End-To-End packet delay is one of the canonical metrics in Internet Protocol (IP) networks, and is important both from the network operator and application performance points of view. For example the quality of TCP IP is directly
dependent on delay, and network providers may have Service Level Agreements specifying allowable values of delay
Statistics across the domains they control.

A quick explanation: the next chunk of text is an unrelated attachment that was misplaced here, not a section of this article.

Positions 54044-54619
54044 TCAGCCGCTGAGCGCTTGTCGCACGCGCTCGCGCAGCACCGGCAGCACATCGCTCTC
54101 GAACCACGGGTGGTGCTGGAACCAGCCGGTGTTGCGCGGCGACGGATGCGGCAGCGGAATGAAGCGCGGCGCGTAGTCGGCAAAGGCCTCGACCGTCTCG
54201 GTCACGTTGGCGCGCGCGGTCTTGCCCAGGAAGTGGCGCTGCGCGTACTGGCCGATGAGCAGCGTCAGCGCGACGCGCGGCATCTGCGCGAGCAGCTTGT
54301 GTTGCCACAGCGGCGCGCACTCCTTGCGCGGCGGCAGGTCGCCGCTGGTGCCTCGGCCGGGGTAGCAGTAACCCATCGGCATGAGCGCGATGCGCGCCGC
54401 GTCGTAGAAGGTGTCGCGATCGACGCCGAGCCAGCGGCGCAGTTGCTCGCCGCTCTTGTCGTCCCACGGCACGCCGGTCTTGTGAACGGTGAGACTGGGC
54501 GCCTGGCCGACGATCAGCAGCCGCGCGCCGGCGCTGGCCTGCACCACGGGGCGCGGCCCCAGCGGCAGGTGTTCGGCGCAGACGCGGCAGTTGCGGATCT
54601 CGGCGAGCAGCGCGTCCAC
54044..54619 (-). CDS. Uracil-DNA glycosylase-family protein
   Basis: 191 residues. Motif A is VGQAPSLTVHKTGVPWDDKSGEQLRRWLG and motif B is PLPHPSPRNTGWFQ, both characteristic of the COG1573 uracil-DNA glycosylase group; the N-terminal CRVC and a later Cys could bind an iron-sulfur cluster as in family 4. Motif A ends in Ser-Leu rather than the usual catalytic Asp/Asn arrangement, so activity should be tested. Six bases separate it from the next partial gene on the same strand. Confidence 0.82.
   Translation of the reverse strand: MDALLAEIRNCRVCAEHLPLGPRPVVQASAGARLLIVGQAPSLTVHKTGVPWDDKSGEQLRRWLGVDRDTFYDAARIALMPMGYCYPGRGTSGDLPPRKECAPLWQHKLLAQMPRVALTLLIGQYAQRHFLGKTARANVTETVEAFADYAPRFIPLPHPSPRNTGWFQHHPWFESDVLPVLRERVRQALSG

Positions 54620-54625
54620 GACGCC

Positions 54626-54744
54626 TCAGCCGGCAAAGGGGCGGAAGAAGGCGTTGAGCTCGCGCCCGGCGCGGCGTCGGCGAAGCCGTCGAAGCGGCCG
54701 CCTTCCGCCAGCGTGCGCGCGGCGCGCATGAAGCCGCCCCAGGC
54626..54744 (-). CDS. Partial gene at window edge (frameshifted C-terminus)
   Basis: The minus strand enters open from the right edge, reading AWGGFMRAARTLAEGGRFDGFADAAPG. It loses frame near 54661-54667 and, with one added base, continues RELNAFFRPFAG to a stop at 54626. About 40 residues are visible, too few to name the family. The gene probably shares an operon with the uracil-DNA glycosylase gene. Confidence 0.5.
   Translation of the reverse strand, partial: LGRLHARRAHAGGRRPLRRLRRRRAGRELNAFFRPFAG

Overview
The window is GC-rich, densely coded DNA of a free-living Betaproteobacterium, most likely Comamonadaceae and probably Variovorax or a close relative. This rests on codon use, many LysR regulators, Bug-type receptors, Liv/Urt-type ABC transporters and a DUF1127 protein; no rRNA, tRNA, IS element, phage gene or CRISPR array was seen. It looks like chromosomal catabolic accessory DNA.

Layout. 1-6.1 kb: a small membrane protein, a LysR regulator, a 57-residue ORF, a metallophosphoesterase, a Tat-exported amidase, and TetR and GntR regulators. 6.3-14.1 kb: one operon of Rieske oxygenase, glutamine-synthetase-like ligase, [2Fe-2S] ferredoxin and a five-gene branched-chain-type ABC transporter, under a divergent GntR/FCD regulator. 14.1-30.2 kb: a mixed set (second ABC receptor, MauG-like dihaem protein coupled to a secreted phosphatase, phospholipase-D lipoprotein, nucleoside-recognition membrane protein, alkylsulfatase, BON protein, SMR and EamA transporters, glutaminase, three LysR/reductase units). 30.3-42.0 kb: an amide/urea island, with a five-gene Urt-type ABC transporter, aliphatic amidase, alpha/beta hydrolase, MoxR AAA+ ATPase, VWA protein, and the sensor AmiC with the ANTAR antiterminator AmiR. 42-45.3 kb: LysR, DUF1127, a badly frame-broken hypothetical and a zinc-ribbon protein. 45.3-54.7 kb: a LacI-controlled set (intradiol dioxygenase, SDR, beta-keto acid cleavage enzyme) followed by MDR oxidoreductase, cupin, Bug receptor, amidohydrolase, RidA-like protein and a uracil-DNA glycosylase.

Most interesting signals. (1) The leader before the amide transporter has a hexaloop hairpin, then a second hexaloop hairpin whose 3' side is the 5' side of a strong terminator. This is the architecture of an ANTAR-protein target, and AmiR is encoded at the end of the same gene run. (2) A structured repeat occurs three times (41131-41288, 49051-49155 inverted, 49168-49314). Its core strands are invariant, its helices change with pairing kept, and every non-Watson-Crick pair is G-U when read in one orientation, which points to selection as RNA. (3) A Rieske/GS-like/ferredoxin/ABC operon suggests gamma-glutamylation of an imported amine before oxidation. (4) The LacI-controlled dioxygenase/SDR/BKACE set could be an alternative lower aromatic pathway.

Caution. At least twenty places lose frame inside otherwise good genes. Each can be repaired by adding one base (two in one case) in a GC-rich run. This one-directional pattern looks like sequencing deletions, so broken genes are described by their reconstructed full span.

An important component of end-to-end delay is that due to forwarding elements, the fundamental building block of which is the delay incurred when a packet passes through a single IP router. All input and output links were monitored, allowing a complete picture of congestion and in particular router delays, to be obtained. Packet delays and congestion are fundamentally linked, as the former occur precisely because periods of temporary resource starvation, or micro congestion episodes, are dealt with via buffering.